Given that the gestation period of some musicals can be measured in years, Collisions is something of a miracle. At half an hour long, it’s briefer even than most shows at the Edinburgh Festival Fringe.
Nonetheless, the Sydney-based City Theatre have put together a musical with a coherent storyline and numbers that advance the narrative, in just over a week. The four characters, unnamed (as far as I could deduce) are all living their own lives, telling their stories mostly through exposition (think Jersey Boys, with direct addresses to the audience galore).
The storylines are very different, and the production manages to shift from one to another (and back again) quite seamlessly. There’s a contented character who takes life as it comes (Aarin Starkey), who is out for the day spending the loose change they have amassed thanks to a thorough clean of their apartment – $125.37 to be precise. A frazzled, suited man (Andrew Jackson) would rather not participate in a group lunch, given that he’s spent the morning in various meetings and is obliged to be in the company of the same group each and every working day in any event. One lady (Skye Beker) is off to meet a friend – or is it really an acquaintance? They used to know one another very well but drifted apart as time went on.
Another lady (Brooklyn Newey) is at a crossroads, with several options to choose from, including more studying, perhaps, or accepting a job offer. Her narrative gives rise, then, to the musical’s ‘I wish’ number, a harkening back to a time when things were considerably simpler and her future was as straightforward as getting a job, working hard at it and being the best version of oneself that one can be. The different stories are all relatable, particularly for those who live in urban areas, and the amount of everyday detail in the script is phenomenal, down to someone already running late discovering, once again, that commuter public transport can be utterly merciless when it wants to be, and someone else’s personalised coffee mug not being in its designated place in the office kitchen.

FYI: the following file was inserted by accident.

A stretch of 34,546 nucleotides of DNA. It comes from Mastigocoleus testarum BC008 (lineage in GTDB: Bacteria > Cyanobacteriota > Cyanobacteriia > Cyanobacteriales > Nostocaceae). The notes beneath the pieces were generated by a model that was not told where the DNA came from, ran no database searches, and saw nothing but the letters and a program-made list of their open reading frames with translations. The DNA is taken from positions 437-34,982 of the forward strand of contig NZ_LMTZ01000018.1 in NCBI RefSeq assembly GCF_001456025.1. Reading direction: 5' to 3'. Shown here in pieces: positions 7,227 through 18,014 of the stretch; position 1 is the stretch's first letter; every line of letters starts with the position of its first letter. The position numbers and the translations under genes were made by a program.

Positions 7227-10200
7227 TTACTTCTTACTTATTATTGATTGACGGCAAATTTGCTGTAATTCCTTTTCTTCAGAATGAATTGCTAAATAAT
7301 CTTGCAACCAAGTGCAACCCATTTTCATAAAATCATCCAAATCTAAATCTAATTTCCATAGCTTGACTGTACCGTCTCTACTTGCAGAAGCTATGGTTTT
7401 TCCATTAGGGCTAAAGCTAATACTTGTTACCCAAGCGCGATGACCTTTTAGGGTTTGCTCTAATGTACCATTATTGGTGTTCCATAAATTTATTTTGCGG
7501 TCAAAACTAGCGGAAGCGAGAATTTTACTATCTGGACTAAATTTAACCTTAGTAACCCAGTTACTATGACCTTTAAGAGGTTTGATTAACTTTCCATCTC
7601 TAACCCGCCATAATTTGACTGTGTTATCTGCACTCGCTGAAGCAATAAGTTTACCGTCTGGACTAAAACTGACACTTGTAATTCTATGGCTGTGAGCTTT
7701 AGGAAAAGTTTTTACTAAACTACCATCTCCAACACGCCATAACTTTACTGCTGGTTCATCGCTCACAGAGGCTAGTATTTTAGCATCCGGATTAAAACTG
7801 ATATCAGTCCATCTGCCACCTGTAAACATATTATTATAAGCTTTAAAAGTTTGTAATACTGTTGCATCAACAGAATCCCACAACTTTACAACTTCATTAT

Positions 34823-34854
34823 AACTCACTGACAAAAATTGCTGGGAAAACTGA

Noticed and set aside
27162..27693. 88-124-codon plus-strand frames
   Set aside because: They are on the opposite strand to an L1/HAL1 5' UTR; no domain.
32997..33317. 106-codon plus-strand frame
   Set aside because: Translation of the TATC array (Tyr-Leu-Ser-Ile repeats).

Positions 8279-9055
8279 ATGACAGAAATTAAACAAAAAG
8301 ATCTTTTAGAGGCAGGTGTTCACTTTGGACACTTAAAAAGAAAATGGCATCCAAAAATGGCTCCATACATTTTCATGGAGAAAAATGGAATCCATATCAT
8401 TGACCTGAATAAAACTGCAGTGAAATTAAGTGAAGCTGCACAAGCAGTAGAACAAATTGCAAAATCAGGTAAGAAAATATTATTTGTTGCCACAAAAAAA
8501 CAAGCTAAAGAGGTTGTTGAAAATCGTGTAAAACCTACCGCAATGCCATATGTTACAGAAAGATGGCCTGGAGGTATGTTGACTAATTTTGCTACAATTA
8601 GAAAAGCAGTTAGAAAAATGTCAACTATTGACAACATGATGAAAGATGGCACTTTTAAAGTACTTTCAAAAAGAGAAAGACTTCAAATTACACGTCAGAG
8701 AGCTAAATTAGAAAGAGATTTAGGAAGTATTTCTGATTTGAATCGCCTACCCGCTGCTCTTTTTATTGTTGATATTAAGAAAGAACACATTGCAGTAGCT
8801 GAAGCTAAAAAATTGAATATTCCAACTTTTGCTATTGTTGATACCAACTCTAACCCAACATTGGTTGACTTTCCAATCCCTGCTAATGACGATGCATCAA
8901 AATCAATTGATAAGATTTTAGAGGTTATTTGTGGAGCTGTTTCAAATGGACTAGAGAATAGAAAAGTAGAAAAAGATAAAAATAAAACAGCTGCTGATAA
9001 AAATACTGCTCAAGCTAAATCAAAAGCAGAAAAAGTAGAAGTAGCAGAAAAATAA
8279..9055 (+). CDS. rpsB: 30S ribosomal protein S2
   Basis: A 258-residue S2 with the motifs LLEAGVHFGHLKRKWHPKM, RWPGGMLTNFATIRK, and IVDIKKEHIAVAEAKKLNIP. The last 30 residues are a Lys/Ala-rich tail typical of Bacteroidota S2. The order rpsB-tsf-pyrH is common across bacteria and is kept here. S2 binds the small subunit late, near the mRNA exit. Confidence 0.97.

There is nothing new, especially for regular theatregoers, about a storyline in which life, despite its usual imponderables and frustrations, is proceeding as one would reasonably expect, before a critical incident suddenly occurs, throwing the worlds of the show’s characters out of their usual rhythms. Neither is there anything new about a musical that sends a message to its audience to enjoy life and see the positives in the world. It is commendable that this show does so without being preachy or overly saccharine, and there are decent portions of food for thought in this briskly paced and absorbing production.
Review by Chris Omaweng
Project Interlude is a challenge to write, compose, rehearse, stage and perform a brand new musical in just one week. Our team takes a theme voted on by you on Saturday morning and create a 20-30 minute work ready to be performed the following weekend.